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British animation needs more investment, say thought leaders

Leading execs from Magic Light, Blue-zoo, Coolabi, Acamar and Aardman discuss how to ensure the UK industry continues to pave the way in animation.

In a keynote discussion at Brand Licensing Europe yesterday (October 2) entitled Story board: The Best of British Animation, leading execs across UK animation called for more funding to ensure the industry remained a mark of excellence.

Highlighting ways to encourage new talent into the industry, Sean Clarke, md at Aardman Animations, explained: “We need a system where entrepreneurial producers can have support, whether that’s money or advice, to be able to build brands or intellectual property in the UK and bring the money back into the country.”

The panel agreed that while advancements were being made in terms of investment, more needed to be done. Michael Rose, joint md, Magic Light Pictures, added: “I think the Young Audiences Content Fund is a fantastic thing for bringing new content to the public service children’s broadcasters.

“I do think it would be great if there was some mechanism to come where there could be backing for entrepreneurship or for new IP creation, so that British producers could retain rights and keep that in this country. Because I think it’s the foundation of what we’re calling the success story of British animation.”

It was also suggested that the need for continuing support went back to education.

Mikael Shields, ceo at Acamar Films, said: “There’s a political discourse that values technical and vocational skills significantly more highly than arts and creativity and I think that’s problematic. They’re both valuable, we need them both. We need the most talented people streaming into these two disciplines to be encouraged and supported to deliver excellence.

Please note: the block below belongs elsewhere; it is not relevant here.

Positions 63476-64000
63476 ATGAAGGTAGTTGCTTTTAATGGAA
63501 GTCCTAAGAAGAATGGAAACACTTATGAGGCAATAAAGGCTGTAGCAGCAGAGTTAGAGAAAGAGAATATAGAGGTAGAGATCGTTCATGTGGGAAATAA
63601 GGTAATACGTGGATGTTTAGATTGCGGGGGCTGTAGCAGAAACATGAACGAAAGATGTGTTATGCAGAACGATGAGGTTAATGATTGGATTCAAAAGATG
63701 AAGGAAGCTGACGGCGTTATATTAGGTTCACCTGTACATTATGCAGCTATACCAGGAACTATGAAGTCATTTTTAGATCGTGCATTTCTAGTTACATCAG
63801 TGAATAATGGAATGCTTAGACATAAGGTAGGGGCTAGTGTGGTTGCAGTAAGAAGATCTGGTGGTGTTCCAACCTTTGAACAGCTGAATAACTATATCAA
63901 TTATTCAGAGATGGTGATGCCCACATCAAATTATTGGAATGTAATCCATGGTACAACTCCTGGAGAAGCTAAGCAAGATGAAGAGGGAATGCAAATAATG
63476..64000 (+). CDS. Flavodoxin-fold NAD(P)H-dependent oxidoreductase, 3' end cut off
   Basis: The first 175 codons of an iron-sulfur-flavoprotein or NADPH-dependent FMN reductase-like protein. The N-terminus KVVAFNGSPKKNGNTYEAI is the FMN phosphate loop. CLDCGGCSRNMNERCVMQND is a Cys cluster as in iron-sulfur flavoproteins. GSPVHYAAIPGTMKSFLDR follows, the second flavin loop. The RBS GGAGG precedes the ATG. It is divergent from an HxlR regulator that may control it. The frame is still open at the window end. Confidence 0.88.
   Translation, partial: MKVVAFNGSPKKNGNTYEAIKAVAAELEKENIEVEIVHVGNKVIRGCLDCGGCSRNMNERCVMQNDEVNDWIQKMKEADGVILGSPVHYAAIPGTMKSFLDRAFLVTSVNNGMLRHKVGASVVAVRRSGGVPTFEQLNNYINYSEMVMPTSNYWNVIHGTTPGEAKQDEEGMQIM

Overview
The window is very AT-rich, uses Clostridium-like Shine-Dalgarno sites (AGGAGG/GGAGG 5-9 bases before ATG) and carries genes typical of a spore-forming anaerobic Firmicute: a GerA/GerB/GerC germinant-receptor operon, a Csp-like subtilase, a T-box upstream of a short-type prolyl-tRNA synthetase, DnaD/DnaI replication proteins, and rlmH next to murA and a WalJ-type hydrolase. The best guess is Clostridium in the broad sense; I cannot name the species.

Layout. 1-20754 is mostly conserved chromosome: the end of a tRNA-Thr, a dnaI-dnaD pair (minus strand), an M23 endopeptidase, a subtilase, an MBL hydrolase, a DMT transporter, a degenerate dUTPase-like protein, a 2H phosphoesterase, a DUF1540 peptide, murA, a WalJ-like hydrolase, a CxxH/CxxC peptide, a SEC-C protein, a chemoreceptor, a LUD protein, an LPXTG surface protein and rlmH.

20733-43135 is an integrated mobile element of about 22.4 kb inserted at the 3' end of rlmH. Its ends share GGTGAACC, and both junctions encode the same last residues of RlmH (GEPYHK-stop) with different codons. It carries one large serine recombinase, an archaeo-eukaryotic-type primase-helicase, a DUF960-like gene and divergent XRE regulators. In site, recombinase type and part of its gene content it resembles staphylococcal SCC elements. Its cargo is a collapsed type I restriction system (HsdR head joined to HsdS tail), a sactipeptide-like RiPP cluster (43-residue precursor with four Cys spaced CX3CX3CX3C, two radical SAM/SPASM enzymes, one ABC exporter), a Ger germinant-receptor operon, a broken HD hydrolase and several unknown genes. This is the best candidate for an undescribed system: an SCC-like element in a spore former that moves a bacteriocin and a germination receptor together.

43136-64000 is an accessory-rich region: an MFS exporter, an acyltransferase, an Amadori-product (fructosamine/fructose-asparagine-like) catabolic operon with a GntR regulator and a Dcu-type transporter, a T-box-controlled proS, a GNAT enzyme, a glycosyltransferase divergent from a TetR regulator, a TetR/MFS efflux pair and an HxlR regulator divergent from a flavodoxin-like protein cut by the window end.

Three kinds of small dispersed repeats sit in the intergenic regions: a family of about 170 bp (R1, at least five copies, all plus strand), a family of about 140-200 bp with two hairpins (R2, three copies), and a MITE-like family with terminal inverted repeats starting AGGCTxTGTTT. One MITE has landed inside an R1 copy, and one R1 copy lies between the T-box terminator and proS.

“And beyond the education itself, there is just this contrarian, eccentric, curious, grumpy spirit in Britain. People are innovating, doing things in their sheds, making things up, not taking no for an answer and making stuff happen and these two circles when they come together, create a feisty British animation industry which does feel different to Hollywood. We should celebrate that.”

When discussing the British animation industry as a whole, the panel highlighted that it was more than a brand. Oli Hyatt, md, blue-zoo Productions, commented: “It’s a mark of quality I think, that’s what I hear. Many many people have fed into our industry […] and out of that we’ve now become associated with high quality brands that sell right around the world. We can really use that as a calling card. Everyone does want to work with us.”

That indicator of excellence can be also be leveraged in trade discussions, as Allison Watkins, director, global consumer products and TV distribution, Coolabi, continued: “I think that works from a business to business point of view. Once we get into people’s homes, a child in Milan watching Bing or The Clangers doesn’t realise where it’s come from, they just know that they enjoy it. So I don’t necessarily agree that British animation is a brand. But I do agree that when speaking commercially, it’s definitely seen as a mark of quality and a level of expectation.”

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